Anatomy of an SMS for the marketer
by Vandana Prabhakar
November 18, 2015
“Macy’s Promo Alerts: Enjoy extra 20% off + last call for Free Guaranteed Father’s Day Delivery: http://resu.io/aW7rt. Details: http://resu.io/fDaE7. Txt STOP=End”
This is an example of a well-written marketing SMS. Marketers meticulously budget their available resources among various campaigns and channels to garner maximum returns, but often fail to efficiently budget the 160 characters available for an SMS communication. With the right planning, it’s just as possible to get the right responses with your SMS campaigns.
Introduction : 8 – 15 characters
The first two to three words of your message determine whether or not a customer continues to read it. There are multiple ways you can get the customer hooked:
1. Use an attention grabber like “News!”, “Weekend Sale!”, “Beat the queue”, “Member deal”, “50% off!” and such.
2. Begin your message with a personalized greeting like “Hello John” or a “Hi Sandra”. The average length of a first name is 8-10 characters. 46% of respondents of a study said that they would be more likely to buy from retailers who personalize their messages. 66% of respondents expected personalization if they were part of a loyalty program.
3. If you have to use a shared SMS short code, it is a good idea to let your customers know who’s talking to them. That is what Macy’s has done in the example we’ve seen at the beginning of this article.
Body : 100 – 120 characters
Keep the body of the message short and simple by sticking to promoting just one main message within. . Using excessive text speak to save space and cramming too much of content into it makes the message very confusing and also creates an unprofessional brand image. Let’s have a look at some of the tried and tested text message examples, proven to generate good results.:
- The no-fuss SMS : “SALE: Get __ off your next purchase of __. Show this SMS to redeem. Expires DD/MM/YY.”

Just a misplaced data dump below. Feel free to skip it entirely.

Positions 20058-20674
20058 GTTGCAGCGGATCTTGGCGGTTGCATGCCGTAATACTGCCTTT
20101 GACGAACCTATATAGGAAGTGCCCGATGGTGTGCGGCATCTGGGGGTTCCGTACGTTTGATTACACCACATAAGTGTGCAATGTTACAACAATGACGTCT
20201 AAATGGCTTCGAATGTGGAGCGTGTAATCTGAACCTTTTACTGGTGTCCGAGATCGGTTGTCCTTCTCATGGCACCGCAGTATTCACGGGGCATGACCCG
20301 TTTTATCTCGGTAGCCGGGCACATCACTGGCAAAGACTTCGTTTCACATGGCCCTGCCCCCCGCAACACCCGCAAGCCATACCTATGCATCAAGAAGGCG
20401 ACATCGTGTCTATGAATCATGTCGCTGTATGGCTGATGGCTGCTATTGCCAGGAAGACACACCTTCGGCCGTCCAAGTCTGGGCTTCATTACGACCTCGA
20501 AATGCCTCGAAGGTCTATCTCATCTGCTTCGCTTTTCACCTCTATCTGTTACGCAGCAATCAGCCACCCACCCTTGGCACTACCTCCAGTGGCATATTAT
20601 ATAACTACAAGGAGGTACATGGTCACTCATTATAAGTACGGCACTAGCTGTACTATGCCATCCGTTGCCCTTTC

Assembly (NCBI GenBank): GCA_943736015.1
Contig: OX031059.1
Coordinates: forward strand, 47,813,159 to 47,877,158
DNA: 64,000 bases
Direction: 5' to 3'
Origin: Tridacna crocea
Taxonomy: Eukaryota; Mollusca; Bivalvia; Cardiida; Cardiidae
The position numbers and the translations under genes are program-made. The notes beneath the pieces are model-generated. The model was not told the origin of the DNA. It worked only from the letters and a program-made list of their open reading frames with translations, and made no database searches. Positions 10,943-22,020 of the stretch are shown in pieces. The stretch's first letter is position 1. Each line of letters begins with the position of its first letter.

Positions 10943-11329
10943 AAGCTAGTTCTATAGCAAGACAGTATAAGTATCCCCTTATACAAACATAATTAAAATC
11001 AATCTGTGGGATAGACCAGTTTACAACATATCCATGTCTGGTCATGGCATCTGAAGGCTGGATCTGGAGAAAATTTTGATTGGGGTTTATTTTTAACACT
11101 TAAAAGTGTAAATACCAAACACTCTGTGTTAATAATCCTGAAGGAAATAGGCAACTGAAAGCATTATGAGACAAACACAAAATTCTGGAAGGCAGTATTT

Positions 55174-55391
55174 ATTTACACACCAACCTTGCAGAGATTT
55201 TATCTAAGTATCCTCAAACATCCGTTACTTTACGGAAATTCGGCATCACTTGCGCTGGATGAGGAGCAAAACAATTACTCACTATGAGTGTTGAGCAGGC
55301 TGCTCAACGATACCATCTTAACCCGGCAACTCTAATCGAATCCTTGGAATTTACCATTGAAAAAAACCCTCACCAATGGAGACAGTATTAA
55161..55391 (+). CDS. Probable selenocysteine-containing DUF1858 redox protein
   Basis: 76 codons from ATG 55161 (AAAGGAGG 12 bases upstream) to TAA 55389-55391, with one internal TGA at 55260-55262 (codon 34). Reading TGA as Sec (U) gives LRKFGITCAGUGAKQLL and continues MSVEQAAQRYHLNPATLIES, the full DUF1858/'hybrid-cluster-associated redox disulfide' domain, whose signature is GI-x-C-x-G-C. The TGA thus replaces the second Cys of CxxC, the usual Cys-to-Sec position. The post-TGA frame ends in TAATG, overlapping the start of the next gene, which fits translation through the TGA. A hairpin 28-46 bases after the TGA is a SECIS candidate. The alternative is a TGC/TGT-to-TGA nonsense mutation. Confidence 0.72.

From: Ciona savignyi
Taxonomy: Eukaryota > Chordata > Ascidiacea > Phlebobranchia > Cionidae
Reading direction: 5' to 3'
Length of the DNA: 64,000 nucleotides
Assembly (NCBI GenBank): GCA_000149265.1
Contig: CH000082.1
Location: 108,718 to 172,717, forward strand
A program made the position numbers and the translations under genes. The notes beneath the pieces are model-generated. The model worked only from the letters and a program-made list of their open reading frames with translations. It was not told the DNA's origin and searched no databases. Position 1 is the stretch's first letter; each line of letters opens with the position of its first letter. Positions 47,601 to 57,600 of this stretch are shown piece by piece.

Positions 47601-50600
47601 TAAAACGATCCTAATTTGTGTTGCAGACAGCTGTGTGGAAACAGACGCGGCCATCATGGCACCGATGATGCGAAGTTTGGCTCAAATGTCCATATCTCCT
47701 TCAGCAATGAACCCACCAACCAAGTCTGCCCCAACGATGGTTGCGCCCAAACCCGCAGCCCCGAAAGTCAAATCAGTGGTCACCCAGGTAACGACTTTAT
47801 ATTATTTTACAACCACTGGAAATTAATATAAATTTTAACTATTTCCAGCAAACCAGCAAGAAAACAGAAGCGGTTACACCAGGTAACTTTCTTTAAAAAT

- The exclusive SMS : “Member Special: Get ___ when you buy more than ___ worth of ___. Show SMS to redeem. Expires DD/MM/YY”
- The direct SMS : “Monsoon offer: Get ___ when you download and sign up on our app. Download here: http://resu.io/a7jHs.”
All these examples require around 70 – 75 characters and you still have 25 – 50 characters left to fill those blanks with your products.
Call to action : 20 – 26 characters
So you’ve greeted your customer and told him what you have to say. But don’t leave him there. Give him something to do. This could be in the form of a phone number or an address to contact or an online link. The length of a shortened URL is usually 16 -19 characters. The maximum length of a phone number is 14 characters including spaces. With 26 characters you can add a little text before the call to action like “Visit us” or “Call now”, for example.
Opting out : 12 – 15 characters
While this is not mandatory in many countries, some countries require marketers to provide an opt-out option for the customers with every message. For this, you can use the remaining 12 – 15 characters to give options like, “Txt STOP=End”, “Reply NO to end”or “Txt OUT to stop”.
There you go! Now that you’re armed with an SMS blueprint, you’re ready to find out what works best for you and your brand. Yes, of course there are also other ways to do it, but if at any time you’re at loss, you can always rely on this structure to pull you through.